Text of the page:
Dodge Sparks Ma­jor On­line Back­lash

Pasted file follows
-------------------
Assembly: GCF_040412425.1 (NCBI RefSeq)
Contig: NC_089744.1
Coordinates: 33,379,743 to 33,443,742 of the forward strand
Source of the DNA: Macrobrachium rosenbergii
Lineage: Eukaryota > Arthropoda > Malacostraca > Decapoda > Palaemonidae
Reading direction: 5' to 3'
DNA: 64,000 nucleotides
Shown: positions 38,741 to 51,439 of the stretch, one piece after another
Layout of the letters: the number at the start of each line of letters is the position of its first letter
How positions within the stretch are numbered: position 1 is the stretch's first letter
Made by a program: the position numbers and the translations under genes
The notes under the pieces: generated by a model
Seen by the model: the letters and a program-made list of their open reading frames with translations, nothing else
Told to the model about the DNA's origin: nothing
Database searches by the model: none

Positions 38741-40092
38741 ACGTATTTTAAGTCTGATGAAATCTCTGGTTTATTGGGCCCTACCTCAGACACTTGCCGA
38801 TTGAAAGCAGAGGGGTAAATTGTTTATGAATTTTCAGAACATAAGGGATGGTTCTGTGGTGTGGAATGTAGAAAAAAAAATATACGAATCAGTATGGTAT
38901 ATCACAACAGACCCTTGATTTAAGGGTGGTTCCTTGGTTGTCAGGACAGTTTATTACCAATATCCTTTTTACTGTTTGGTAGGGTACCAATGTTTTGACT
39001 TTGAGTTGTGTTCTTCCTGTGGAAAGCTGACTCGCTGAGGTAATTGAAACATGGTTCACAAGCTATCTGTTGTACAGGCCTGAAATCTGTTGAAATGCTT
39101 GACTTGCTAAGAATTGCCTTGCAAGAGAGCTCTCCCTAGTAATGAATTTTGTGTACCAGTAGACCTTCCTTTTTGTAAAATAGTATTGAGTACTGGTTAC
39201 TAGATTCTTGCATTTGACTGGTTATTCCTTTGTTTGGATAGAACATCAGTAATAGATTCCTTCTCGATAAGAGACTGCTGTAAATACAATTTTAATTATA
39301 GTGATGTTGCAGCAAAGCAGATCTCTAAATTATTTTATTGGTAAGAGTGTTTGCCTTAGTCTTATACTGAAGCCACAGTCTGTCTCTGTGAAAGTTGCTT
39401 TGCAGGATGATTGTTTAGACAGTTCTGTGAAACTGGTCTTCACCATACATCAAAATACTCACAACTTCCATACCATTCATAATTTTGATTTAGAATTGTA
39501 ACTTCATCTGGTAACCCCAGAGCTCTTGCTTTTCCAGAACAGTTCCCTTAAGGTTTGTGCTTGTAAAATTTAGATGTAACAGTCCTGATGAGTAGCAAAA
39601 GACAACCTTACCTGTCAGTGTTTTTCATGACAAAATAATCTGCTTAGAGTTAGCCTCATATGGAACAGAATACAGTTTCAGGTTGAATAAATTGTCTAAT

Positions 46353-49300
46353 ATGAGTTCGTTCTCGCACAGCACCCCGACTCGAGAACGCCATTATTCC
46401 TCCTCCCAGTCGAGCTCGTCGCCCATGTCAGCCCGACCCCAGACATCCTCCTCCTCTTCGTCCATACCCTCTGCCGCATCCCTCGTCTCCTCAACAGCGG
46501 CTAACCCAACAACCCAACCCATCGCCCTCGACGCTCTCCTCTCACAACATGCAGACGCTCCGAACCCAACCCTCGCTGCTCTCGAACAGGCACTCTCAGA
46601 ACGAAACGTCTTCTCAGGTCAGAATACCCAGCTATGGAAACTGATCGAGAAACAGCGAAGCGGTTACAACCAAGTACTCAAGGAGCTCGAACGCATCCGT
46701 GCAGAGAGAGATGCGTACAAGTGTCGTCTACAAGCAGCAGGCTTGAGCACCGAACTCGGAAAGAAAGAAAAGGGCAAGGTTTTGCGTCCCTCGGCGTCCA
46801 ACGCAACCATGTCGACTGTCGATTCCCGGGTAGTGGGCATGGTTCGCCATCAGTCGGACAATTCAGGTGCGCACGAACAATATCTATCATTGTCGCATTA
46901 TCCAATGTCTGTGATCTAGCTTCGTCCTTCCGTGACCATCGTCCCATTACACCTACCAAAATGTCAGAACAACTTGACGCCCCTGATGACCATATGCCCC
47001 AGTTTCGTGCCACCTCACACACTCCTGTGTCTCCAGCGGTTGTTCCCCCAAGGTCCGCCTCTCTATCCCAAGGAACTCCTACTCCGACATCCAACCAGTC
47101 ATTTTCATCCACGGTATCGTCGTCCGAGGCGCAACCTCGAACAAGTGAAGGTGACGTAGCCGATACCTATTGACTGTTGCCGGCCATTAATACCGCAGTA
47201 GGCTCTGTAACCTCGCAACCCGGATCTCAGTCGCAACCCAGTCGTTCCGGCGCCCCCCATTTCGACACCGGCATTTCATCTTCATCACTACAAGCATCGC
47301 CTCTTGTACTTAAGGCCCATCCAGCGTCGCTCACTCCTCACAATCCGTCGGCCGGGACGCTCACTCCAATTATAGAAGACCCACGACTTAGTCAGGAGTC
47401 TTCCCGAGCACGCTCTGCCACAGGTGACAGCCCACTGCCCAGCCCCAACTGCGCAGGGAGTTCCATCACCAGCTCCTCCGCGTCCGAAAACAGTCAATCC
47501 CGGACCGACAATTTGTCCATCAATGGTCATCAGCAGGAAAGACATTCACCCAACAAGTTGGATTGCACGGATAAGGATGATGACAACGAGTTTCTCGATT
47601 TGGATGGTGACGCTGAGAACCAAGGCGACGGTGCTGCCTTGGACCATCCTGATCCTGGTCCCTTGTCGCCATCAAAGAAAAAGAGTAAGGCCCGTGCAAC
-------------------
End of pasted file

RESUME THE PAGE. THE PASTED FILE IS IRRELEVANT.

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On the other end of the Su­per Bowl spec­trum lies a highly con­tro­ver­sial ad by Dodge that has amassed over 12k dis­likes on Youtube to date. By us­ing a Martin Luther King Jr. ser­mon as the voice-over for its Ram truck com­mer­cial, the car­maker sparked ma­jor out­rage on so­cial me­dia, with many peo­ple ex­press­ing their in­dig­na­tion at the im­proper use of King’s iconic words to merely sell trucks. Sim­ply put, the com­mer­cial fea­tured footage of peo­ple help­ing oth­ers out to the sound of King high­light­ing the virtues of ser­vice as part of a 1968 ser­mon, just be­fore the slo­gan “Built to Serve” is shown on screen in the end along­side the Ram logo. Dodge’s move did not sit well with the au­di­ence at all and the com­pany was slammed all over so­cial me­dia for al­legedly ‘com­mer­cial­iz­ing’ and mis­rep­re­sent­ing King’s words for mar­ket­ing pur­poses. In re­sponse to the crit­i­cism, the com­pany clar­i­fied it had worked closely with Martin Luther King Jr. es­tate rep­re­sen­ta­tives to en­sure the nec­es­sary ap­provals ev­ery step of the way. "It is 50 years to the day that Dr. Martin Luther King Jr. gave such a tremen­dous speech about the value of ser­vice. Ram was hon­ored to have the priv­i­lege of work­ing with the Es­tate of Martin Luther King Jr. to cel­e­brate those words dur­ing the largest TV view­ing event an­nu­ally," the of­fi­cial state­ment read. The King Cen­ter (founded by King's wife as a liv­ing me­mo­rial), on the other hand, said it had noth­ing to do with the com­mer­cial, spec­i­fy­ing in a tweet that it does not ap­prove the use of MLK’S words or im­agery in mer­chan­dise, en­ter­tain­ment or ad­ver­tise­ment.

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